The venture capital secondaries market is far bigger than most estimates suggest, according to research by a market pioneer.
VC secondaries transaction volume hit about $105 billion in 2021, split roughly 60/40 between LP interests and direct secondaries, VC secondaries buyer Industry Ventures concluded in a report called How Big is the Secondary Market for Venture Capital?
This represents a 72 percent increase on 2020 and is 40 percent higher than the $75 billion of transaction volume seen in the previous record year of 2019.
Industry Ventures expects VC secondaries deal volume to hit $130 billion in 2023, driven by further growth in the primary market as well as the increasing acceptance of GP-led transactions as a means of getting liquidity for LPs.
This growth derives from a rapidly expanding primary market – VC funds raised $1.7 trillion in the last 10 years compared with $406 billion in the previous 10 years.
Much of this was raised by growth equity and late-stage VC funds to invest in companies becoming increasingly larger under private ownership. This has coincided with a raft of non-traditional VC investors entering the market.
“Half the early-stage venture funds have a growth fund now, all the growth funds grew pretty large; a lot of hedge funds came in and raised private 10-year growth funds; mutual funds came in and raised private equity-type structures…” said Industry Ventures founder and CEO Hans Swildens. “This whole unicorn phenomenon, and growth funds funding that phenomenon, is a lot bigger than we think.”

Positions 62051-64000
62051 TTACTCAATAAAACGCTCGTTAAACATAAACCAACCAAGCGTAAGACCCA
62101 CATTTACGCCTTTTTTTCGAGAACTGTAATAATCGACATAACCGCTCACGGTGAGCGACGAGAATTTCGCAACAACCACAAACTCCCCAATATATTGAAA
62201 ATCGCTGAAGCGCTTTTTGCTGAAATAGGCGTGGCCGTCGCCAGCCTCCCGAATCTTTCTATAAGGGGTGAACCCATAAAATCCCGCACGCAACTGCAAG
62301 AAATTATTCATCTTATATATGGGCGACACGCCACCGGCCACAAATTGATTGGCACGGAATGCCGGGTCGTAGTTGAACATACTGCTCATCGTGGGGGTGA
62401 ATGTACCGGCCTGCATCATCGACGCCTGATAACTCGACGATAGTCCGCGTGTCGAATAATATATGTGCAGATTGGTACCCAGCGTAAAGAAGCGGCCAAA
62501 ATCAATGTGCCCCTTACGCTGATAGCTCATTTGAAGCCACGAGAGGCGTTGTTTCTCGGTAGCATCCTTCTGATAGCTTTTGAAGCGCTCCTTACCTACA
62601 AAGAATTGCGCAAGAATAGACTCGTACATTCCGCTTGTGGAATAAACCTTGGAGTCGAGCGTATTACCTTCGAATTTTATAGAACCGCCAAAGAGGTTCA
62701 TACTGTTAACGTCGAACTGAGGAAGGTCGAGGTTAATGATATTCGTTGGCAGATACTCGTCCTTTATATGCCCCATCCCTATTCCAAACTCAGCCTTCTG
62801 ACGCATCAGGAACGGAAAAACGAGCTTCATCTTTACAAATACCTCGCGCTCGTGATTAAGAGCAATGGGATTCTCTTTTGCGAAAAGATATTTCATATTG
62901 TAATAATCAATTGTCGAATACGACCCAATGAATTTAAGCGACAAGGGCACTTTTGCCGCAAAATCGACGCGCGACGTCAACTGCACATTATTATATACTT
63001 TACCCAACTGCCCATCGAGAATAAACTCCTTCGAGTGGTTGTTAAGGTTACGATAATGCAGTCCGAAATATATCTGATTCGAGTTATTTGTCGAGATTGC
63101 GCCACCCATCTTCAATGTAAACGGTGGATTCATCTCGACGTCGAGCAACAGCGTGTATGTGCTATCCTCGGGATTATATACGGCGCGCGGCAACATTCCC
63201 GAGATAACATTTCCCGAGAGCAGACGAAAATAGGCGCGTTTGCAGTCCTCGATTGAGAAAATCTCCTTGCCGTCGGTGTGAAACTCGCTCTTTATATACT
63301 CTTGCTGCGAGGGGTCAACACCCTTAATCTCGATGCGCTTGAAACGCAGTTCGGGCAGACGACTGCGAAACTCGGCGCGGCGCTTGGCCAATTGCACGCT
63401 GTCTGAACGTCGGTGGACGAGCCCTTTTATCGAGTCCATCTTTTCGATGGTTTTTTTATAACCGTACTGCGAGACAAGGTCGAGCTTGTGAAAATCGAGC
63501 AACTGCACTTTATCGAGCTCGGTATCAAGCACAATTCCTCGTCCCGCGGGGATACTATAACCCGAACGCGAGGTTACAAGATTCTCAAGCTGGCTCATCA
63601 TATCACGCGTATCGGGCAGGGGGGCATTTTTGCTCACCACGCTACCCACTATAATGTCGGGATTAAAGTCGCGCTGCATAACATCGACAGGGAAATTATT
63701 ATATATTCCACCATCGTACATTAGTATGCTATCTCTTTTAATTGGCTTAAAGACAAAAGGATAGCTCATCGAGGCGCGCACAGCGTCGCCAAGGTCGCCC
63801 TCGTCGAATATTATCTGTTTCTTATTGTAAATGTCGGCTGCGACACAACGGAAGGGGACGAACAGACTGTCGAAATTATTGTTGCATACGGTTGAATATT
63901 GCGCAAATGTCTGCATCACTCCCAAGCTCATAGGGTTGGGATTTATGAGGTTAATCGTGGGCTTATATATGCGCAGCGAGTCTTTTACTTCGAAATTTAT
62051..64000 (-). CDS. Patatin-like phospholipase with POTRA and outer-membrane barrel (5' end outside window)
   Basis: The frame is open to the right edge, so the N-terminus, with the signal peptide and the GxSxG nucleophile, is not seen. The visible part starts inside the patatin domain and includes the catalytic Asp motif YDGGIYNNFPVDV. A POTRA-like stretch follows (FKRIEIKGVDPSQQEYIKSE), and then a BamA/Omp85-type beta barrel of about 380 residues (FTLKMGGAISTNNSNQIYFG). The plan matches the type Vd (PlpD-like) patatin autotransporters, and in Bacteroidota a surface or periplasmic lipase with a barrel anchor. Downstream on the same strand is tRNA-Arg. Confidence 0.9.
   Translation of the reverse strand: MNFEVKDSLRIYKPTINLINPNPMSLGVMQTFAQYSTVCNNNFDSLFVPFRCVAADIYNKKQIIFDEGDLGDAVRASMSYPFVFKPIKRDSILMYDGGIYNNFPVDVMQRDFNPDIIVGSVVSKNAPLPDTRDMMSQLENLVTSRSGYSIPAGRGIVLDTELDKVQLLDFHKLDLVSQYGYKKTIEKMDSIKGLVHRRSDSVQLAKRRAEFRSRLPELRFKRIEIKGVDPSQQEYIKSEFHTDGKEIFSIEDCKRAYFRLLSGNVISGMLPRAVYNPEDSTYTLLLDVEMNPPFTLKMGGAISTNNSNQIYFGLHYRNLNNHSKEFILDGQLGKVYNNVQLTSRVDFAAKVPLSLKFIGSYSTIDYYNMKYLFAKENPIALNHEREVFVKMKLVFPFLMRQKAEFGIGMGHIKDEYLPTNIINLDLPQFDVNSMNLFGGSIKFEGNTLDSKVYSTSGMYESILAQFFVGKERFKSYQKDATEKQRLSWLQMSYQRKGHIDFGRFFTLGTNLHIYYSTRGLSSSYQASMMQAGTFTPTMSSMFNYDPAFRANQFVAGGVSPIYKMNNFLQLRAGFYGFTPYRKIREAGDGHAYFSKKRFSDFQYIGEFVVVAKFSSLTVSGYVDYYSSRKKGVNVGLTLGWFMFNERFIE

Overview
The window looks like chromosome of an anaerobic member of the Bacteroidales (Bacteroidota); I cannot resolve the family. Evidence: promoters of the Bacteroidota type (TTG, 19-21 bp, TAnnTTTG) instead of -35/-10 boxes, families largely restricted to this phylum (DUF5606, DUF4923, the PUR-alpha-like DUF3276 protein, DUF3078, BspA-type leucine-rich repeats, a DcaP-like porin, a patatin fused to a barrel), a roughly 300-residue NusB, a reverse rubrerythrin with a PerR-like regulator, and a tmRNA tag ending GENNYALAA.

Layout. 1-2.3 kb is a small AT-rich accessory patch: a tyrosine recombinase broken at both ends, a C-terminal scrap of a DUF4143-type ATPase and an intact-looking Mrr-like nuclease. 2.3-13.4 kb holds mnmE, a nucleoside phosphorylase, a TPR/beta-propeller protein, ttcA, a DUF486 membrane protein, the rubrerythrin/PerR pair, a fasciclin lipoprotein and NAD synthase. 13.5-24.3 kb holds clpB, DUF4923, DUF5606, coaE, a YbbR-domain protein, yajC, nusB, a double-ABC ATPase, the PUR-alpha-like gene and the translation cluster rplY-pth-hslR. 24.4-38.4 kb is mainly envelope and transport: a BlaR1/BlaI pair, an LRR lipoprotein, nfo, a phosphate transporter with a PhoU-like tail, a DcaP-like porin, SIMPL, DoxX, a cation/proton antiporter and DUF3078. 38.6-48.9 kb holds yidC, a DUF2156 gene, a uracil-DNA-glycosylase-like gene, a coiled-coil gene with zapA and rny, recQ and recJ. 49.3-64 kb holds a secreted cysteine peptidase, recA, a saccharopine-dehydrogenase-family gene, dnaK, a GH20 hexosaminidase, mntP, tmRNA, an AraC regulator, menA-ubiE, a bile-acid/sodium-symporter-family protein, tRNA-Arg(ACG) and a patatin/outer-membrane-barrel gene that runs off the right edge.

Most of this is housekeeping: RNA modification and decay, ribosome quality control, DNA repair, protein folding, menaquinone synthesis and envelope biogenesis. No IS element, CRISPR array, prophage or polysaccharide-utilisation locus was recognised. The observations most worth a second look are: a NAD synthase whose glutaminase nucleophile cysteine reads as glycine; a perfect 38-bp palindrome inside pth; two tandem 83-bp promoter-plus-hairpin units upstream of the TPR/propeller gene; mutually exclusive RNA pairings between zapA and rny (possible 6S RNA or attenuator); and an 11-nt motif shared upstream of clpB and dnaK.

As is the case in the PE secondaries market, there is a gap in pricing expectations between buyers and sellers of VC stakes. The decline of tech stocks and the resultant impact on private valuations is likely to compel sellers to cut their losses via the secondaries market.
“Some decided to sell, some made adjustments to prevent [a sale] from happening during the quarter, but they still have to sell. It’s a matter of time,” said Swildens.
The VC secondaries market is particularly difficult to size given that most dealflow is not intermediated. The buyer universe is also very splintered, with certain types of institutions targeting specific parts of the VC secondaries market. Industry Ventures is one of the few groups that does all types of deals.
Industry Ventures is currently investing its $850 million Fund IX, which counts Los Angeles Water & Power Employees Retirement Plan, New Hampshire Retirement System and New Mexico Educational Retirement Board among its investors, according to affiliate publication Secondaries Investor data.